From Labor Attorney Jason Cogdill:

I have received many reports about employers receiving notices from the Marketplace since the middle of last week.  These are “1411 Certifications” from HHS identifying individuals currently receiving an advanced premium credit (or cost-sharing reduction) and whose application referenced a specific employer.  It is likely that the majority of employers will receive at least one of these notices, so if your clients have not communicated to you about the notices, they soon will.  The only employers that will not receive the notices are employers that were not identified by any individual who was approved for a Marketplace subsidy for 2016.  [Note:  The notices are mailed to “Benefits Manager” at the standard business address of the employer.  Employers should likely act to ensure that all notices received make it to the HR/benefits contact to be addressed.]

In the interim, several key points to share with your employer clients receiving the notices:

  • There is no need to panic.  Employers have 90 days from receipt of the notice to file an appeal, if an appeal is needed.  In many cases, no appeal from the employer will be needed.
  • The primary purpose of the notice is to analyze the eligibility of the individual receiving the Marketplace subsidy.  If, for instance, an individual has received an offer of affordable, qualifying coverage from the employer in 2016, then the employer should file an appeal since the individual is not subsidy eligible.  Filing the appeal will aid the Marketplace in getting the subsidy correct (the individual will lose eligibility), and the employer will have taken the first step to confirm that no potential Play-or-Pay penalty applies.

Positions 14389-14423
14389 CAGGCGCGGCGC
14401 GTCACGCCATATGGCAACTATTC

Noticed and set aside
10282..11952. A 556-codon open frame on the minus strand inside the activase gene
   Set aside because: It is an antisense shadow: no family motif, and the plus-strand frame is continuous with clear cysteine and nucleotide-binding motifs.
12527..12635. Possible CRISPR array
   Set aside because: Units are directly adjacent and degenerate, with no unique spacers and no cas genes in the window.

• On the above point, note that this is not an actual penalty notice/assessment for the employer.  The IRS, not the Marketplace, enforces Play-or-Pay.  The IRS will not identify or assess any employer penalty until after the 1094/1095 forms for 2016 are processed (in 2017).  The IRS can use the Marketplace info in its determination, but no employer will be penalized by the IRS until after formal assessment and opportunity to defend its position.
  • Small employers (under 50) will receive this notice just as large employers will.  Small employers are still exempt from Play-or-Pay, and nothing has changed about that.
  • If the employer does not have information about whether the individual is subsidy eligible in 2016, there is no need to file an appeal.  As an example, if the individual terminated employment before 2016, or the individual is a part-time employee in 2016 and not eligible for health insurance, then there is nothing the employer needs to do.  The fact that the individual identified the employer in his/her application is incidental.  The IRS will still rely on the 2016 Forms 1094 and 1095 filed by the employer in early 2017.
  • If you would like to review a copy of the employer appeal form and instructions, a copy is attached.